Clients include: Credit Suisse, Citibank, Lexus, Microsoft, Nissan, Universal, IBM, Hewlett-Packard, Sun, Symbol Technologies and many others.

Second Life Learning Videos

If you want to get a sense of what Second Life is like and particularly what it is like as part of learning, here are some videos that help describe this.

What videos did I miss?

Friday, June 13, 2008

Knowledge Worker Take Ownership

Must read post by Michele Martin - Changing Knowledge Worker Attitudes. I had chills as I read it.
I believe that we have to start with making people conscious of the fact that they own the most precious resource in just about any organization today–the power of their ideas, social connections and thought processes.
That's it - knowledge workers must take ownership. And it's the responsibility of learning professionals to lead that charge. Join this discussion on Work Literacy.

Wednesday, June 11, 2008

Skimming Strategy

Fantastic article by Nicholas Carr in Atlantic Monthly - Is Google Making Us Stupid? What the Internet is doing to our brains.
I can feel it, too. Over the past few years I’ve had an uncomfortable sense that someone, or something, has been tinkering with my brain, remapping the neural circuitry, reprogramming the memory. My mind isn’t going—so far as I can tell—but it’s changing. I’m not thinking the way I used to think. I can feel it most strongly when I’m reading. Immersing myself in a book or a lengthy article used to be easy. My mind would get caught up in the narrative or the turns of the argument, and I’d spend hours strolling through long stretches of prose. That’s rarely the case anymore. Now my concentration often starts to drift after two or three pages. I get fidgety, lose the thread, begin looking for something else to do. I feel as if I’m always dragging my wayward brain back to the text. The deep reading that used to come naturally has become a struggle.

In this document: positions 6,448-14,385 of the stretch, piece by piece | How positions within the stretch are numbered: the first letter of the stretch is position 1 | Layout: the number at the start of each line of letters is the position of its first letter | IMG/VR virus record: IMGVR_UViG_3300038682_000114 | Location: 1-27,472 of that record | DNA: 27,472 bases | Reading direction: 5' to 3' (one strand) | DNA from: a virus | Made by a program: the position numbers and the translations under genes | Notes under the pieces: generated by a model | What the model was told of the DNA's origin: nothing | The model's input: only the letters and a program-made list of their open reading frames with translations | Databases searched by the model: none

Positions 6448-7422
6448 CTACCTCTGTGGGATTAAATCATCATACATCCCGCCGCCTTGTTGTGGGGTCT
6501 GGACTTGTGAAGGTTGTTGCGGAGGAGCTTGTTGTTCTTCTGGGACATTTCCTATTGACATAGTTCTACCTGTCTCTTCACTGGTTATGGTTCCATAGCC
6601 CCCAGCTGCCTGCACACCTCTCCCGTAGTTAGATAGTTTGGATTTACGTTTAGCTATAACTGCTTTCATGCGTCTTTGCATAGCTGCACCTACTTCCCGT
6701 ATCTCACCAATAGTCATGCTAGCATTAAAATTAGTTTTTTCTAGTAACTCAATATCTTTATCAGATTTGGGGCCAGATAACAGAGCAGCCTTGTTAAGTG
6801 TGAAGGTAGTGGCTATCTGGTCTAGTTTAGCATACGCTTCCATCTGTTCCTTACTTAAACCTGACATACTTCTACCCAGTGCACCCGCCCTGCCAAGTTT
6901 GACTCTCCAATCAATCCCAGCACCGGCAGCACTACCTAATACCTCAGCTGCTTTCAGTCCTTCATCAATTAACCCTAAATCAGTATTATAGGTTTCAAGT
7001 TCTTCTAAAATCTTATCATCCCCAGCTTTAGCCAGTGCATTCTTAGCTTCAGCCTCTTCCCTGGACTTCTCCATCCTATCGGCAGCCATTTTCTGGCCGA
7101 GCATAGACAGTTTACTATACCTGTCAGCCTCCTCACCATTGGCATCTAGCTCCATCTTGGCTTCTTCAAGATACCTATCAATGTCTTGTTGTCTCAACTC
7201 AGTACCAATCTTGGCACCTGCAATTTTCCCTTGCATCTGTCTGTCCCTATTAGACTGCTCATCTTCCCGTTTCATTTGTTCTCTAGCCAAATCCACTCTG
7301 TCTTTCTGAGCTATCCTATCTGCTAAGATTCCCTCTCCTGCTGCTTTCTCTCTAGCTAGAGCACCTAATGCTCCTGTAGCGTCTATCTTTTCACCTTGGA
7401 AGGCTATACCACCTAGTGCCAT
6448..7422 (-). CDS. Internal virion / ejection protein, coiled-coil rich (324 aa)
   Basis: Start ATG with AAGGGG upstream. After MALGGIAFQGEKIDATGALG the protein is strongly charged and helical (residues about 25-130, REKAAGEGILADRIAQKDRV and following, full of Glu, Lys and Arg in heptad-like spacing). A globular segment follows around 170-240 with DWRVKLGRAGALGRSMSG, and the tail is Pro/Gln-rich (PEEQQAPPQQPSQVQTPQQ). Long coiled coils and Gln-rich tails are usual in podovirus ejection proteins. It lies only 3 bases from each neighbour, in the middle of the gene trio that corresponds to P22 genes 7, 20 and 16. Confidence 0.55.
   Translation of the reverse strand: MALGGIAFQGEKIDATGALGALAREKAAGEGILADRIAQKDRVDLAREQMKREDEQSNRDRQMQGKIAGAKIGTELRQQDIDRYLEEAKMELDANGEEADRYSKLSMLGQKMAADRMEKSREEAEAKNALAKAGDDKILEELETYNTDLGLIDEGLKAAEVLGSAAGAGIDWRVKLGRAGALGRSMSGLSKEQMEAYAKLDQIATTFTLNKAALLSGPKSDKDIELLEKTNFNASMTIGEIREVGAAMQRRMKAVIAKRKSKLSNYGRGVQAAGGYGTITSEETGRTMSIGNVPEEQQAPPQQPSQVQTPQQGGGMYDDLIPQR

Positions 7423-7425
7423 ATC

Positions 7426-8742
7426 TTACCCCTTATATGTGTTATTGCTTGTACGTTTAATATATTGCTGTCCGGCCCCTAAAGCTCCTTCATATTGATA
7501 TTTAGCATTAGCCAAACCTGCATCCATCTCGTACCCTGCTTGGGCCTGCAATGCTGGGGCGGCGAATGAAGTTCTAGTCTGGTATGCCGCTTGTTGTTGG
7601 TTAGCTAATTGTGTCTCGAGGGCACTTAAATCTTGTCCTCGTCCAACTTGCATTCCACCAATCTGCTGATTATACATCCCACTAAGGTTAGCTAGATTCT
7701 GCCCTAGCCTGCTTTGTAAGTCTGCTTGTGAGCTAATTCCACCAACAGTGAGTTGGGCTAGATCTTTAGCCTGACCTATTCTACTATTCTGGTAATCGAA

I know what he's talking about. In the past, I've discussed this as Stop Reading - Skim Dive Skim. He cites a recent study by University College London that looked at behavior of visitors to two research sites. Carr states:
They found that people using the sites exhibited “a form of skimming activity,” hopping from one source to another and rarely returning to any source they’d already visited. They typically read no more than one or two pages of an article or book before they would “bounce” out to another site. Sometimes they’d save a long article, but there’s no evidence that they ever went back and actually read it.
The authors of the study report:
It is clear that users are not reading online in the traditional sense; indeed there are signs that new forms of “reading” are emerging as users “power browse” horizontally through titles, contents pages and abstracts going for quick wins. It almost seems that they go online to avoid reading in the traditional sense.
While Carr expresses concern about the impact that this has, I'm not quite so sure. Yes, we need opportunities to reflect, but for me that's blogging. I'm reflecting on his article as I write. But, indeed, I skimmed through passages.

Tuesday, June 10, 2008

Virtual Language Immersion

Great post by Karl Kapp -Immerse Yourself in Another Language. As someone who's always felt that immersion is the best way (possibly the only way) to really learn languages. While I like the new tutoring systems such as EduFire, the idea of putting someone in a virtual environment to learn the language is fantastic.